Downstairs – the corner of the hall where the two external walls meet is extremely damp and has black mould coming through the very thick wallpaper and also through the skirting board. We have also had mould growing on the back of the shoe cupboard we have in there. I am simply controlling this by cleaning with bleach every so often.

Living room – we have tide marks on the two internal walls and also on the wall underneath the bay window. Underneath the bay window is incredibly damp and this evening when cleaning out our son's toybox we discovered a large amount of mould growing in it because it has been in that area of the room. This is the first time it has been this bad since we moved in. We've just had to chuck the box out.

In addition to this, there is also a problem above the bay window. We re-painted this room last spring only to see that the paint above the bay window did not dry properly. So we sealed it and then repainted it. This seemed to do the trick until about 6-8 weeks ago (when the weather turned damp) and loads of very dirty damp marks have appeared right along the wall above the bay window. I'm not sure how this could be explained by what the damp survey said was the problem?

Upstairs – small bedroom above the hall, we've recently redecorated as this will be the baby's room. We discovered that the plaster on the wall above where the damp is in the hall, was hanging off the wall and very fragile – could this be caused by damp as well?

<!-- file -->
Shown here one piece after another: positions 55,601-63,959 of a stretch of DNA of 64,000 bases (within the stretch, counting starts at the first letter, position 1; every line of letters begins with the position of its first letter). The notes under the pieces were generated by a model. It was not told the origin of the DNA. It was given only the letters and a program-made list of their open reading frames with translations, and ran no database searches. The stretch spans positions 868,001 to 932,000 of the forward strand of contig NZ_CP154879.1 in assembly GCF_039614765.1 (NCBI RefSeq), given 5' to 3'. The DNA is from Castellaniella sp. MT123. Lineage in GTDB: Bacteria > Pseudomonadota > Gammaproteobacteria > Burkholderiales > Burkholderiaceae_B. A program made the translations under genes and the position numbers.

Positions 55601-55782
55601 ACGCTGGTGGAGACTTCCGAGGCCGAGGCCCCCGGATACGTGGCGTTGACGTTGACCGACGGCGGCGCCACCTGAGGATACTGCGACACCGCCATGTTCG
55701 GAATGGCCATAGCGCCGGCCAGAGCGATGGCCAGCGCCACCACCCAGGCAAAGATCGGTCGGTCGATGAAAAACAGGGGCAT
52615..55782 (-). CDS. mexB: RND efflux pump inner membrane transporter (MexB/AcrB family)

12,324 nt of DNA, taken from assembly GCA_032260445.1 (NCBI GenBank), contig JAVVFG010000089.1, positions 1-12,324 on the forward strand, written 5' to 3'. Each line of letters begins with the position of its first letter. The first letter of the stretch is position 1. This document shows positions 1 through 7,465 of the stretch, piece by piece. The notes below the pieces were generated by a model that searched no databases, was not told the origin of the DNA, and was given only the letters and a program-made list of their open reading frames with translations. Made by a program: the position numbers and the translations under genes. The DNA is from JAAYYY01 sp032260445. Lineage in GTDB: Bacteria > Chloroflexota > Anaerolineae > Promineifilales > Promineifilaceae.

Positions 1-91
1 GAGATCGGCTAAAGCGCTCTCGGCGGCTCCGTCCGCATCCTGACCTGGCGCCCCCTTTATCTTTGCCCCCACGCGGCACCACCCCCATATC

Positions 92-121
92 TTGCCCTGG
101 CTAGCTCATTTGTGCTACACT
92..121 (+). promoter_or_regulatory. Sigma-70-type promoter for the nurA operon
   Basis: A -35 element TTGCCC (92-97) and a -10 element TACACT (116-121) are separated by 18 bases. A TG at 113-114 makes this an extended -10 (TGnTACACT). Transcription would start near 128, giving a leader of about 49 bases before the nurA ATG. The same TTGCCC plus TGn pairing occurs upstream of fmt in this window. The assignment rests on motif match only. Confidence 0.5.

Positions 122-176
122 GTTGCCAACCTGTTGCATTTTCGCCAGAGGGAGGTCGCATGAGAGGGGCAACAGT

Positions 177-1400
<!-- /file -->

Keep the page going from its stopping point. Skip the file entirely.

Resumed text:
So my questions are:

What else can we do to prevent condensation in the main bedroom without having to use a dehumidifier? Is this at all linked to the other damp problems we are having? Why might we be having such bad problems with condensation in the front bedroom?

Is there anything we can do to control the damp levels in the hall and living room to prevent mould from developing and to stop the tide marks getting worse? Interestingly we have tried having the dehumidifier in both these rooms only for it to remove hardly any moisture.

Is the cause of the problem stated in the damp survey plausible? If so, what could be causing the issue with damp above the bay window? Again, is there anything we can be doing in the short-term about the damp above the bay window?

Longer term what recommendations can anyone make for resolving these issues once and for all. I thought about having a more detailed independent damp survey carried out before deciding on what to do – is this the best thing? How easy is it to actually identify what is causing the problems? Or is it a trial and error thing of getting work done, seeing if it works and then getting more work done?
archiesmum
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Postby welsh brickie » Sun Nov 16, 2014 9:23 pm

the report stated that skirting boards need to be removed and replaced with mdf!, this is a no no MDF will absorb any moisture.
If you can, remove the skirting under the bay window and chip off the plaster, 75mm like the report stated.
Drill the wall and see how damp the drill bit is, check in different areas if its the same. If the damp is excessive, the plaster needs removing and a damp proof product needs installing to solve the problem, you can do this yourself and hire the equipment if you don't have it